Bachchan was first elected in 2004 as the Member of Parliament from the Samajwadi Party, representing Uttar Pradesh in the Rajya Sabha till March 2006. She got a second term from June 2006 till July 2010 and in February 2010 she stated her intent to complete her term.[clarification needed] She was re-elected in 2012 for the third term and again in 2018 for her fourth term in the Rajya Sabha from Samajwadi Party. Also, she campaigned for All India Trinamool Congress during 2021 West Bengal Legislative Assembly election.
Bachchan's speech during the musical launch of Drona in the second half of 2008 was criticised by some sections of politicians in Maharashtra. In response to the film's director, Goldie Behl, making his introductory speech in English, she said in Hindi, "Hum UP ke log hain, isliye Hindi mein baat karenge, Maharashtra ke log maaf kijiye". (Translation: "We are people from UP, so we will speak in Hindi. People of Maharashtra, please excuse us.") Subsequently, she encouraged actress Priyanka Chopra to speak in Hindi. Maharashtra Navnirman Sena (MNS) president Raj Thackeray commented that she had no business referring to all the people of Maharashtra in her statement. He threatened to ban all Bachchan films unless she apologised in a public forum for hurting the sentiments of Maharashtrians. MNS workers began to attack theatres screening The Last Lear, which starred her husband. Shiv Sena MP Sanjay Raut also criticised her statement, "After making all your success and fortune in Mumbai, if you feel like saying that we are from UP, it's very unfortunate". Amitabh Bachchan tendered an apology for her statement on her behalf.
Bhaduri is daughter of Taroon Kumar Bhaduri, a journalist, author, and poet and his wife, Indira. Taroon Kumar wrote a famous book Obhishopto Chambol ("Cursed Chambal"), an account of his experiences as a journalist / writer in the area. This book provided the raw material and inspiration to almost all dacoit-related films made by the Hindi film industry in India. Bhaduri attended a Missionary School, St. Joseph's Convent in the city of Bhopal.
On 3 June 1973, she married Amitabh Bachchan. The couple have two children: Shweta Bachchan and Abhishek Bachchan, who is also an actor. Shweta is married to industrialist Nikhil Nanda, grandson of the Kapoor family in Delhi, and has two children, Navya Naveli and Agastya Nanda, while Abhishek Bachchan is married to actress Aishwarya Rai, and has a daughter, Aaradhya Bachchan.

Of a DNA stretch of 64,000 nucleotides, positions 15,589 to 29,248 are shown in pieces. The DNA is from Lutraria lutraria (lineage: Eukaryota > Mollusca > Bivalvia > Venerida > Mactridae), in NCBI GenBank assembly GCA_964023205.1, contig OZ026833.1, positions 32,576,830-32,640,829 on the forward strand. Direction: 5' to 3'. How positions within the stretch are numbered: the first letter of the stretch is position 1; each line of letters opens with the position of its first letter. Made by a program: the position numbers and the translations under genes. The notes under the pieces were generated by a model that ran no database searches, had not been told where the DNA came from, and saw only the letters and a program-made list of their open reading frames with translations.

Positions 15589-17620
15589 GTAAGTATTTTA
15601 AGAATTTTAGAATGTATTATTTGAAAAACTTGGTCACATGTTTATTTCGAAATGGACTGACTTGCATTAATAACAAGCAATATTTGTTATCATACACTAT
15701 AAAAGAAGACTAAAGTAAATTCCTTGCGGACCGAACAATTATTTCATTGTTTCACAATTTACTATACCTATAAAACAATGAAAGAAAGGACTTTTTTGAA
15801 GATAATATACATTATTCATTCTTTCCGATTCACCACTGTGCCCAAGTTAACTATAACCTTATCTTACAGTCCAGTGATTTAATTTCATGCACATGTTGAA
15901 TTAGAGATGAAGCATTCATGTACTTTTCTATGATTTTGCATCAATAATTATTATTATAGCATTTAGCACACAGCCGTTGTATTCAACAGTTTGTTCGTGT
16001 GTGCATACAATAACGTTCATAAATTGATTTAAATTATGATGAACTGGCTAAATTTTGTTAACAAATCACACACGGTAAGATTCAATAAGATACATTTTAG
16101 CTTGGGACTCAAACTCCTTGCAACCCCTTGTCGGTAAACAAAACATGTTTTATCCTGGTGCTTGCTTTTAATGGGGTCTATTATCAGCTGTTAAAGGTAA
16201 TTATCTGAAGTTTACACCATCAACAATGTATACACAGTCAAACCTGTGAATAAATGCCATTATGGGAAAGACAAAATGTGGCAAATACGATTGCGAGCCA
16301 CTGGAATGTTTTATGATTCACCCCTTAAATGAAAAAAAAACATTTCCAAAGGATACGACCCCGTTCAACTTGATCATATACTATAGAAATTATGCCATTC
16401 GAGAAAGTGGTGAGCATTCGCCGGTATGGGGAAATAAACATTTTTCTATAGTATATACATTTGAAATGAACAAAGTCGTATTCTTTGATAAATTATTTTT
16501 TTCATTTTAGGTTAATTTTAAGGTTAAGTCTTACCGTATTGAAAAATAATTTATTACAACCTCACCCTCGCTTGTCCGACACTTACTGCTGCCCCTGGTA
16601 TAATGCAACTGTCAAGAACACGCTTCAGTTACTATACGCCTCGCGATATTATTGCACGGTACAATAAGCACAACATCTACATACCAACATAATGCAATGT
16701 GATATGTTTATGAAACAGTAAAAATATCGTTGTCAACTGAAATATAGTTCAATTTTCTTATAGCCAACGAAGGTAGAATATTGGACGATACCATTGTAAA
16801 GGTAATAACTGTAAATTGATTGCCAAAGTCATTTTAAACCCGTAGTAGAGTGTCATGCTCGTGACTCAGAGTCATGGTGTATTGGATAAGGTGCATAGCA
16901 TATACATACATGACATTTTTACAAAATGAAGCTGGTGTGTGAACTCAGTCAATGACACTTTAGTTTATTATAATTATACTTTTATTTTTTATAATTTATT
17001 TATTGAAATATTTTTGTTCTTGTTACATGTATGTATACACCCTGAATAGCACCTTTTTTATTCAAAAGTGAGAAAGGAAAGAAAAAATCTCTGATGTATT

Awards and recognitions
- 1972 – Special Award – Uphaar
- 1974 – Best Actress – Abhimaan
- 1975 – Best Actress – Kora Kagaz
- 1980 – Best Actress – Nauker
- 1998 – Special Award – Hazaar Chaurasi Ki Maa
- 2001 – Best Supporting Actress – Fiza
- 2002 – Best Supporting Actress – Kabhi Khushi Kabhie Gham...
- 2004 – Best Supporting Actress – Kal Ho Naa Ho
- 2007 – Filmfare Lifetime Achievement Award
- 1972 – Best Actress – Guddi
- 1972 – Best Actress – Uphaar
- 1974 – Best Actress – Koshish
- 1976 – Best Actress – Mili
- 1982 – Best Actress – Silsila
International Indian Film Academy Awards
- 2001 – Best Supporting Actress – Fiza
- 2002 – Best Supporting Actress – Kabhi Khushi Kabhie Gham...
- 2004 – Best Supporting Actress – Kal Ho Naa Ho
Other film awards
- 1972 – Bengal Film Journalists' Association Awards – Special Award (Hindi Film) – Guddi
- 1999 – Anandalok Awards – Special Editors' Award
- 2001 – Bengal Film Journalists' Association Awards – Best Actress in a Supporting Role – Fiza
- 2001 – Zee Cine Award for Best Actor in a Supporting Role – Female – Fiza
- 2002 – Sansui Viewers Choice Awards – Best Actress in a Supporting Role – Kabhi Khushi Kabhie Gham...
Honours and recognitions
- 1994 – Yash Bharti Award, Uttar Pradesh's highest award from the Government of Uttar Pradesh
- 1998 – Omega Award For Excellence – Lifetime Achievement Award
- 2000 – Mumbai Academy of the Moving Image Award for her "abiding contribution to Cinema"
- 2004 – Lifetime Achievement Award at the Sansui Awards
- 2010 – Lifetime Achievement Award at the "Tongues On Fire" Film Festival in London
- 2012 – Lifetime Achievement Award at Jaipur International Film Festival (JIFF)
- 2013 – Master Deenanath Mangeshkar (Vishesh Puraskar) Award for her dedicated services to Indian theatre and cinema
- 2017 – Best Parliamentarian Award
|1971||Guddi||Samit Bhanja||Nominated—Filmfare Award for Best Actress|
|Dhanyee Meye||-||Bengali film|
|Uphaar||Swaroop Dutt||Filmfare Special Award; Nominated—Filmfare Award for Best Actress|
|1972||Jawani Diwani||Randhir Kapoor|
|Bansi Birju||Amitabh Bachchan|
|Piya Ka Ghar||Anil Dhawan|
|Ek Nazar||Amitabh Bachchan|
|Koshish||Sanjeev Kumar||Nominated—Filmfare Award for Best Actress|
|Jai Jawan Jai Makan||Unknown|
|1973||Gaai Aur Gori||Shatrughan Sinha|
|Abhimaan||Amitabh Bachchan||Filmfare Award for Best Actress (tied with Dimple Kapadia for Bobby)|
|1974||Aahat - Ek Ajib Kahani||Vinod Mehra||Due to Some Reasons film Released in 2010|
|Dil Diwana||Randhir Kapoor|
|Kora Kagaz||Vijay Anand||Filmfare Award for Best Actress|
|Naya Din Nai Raat||Sanjeev Kumar|
|Doosri Sita||Romesh Sharma|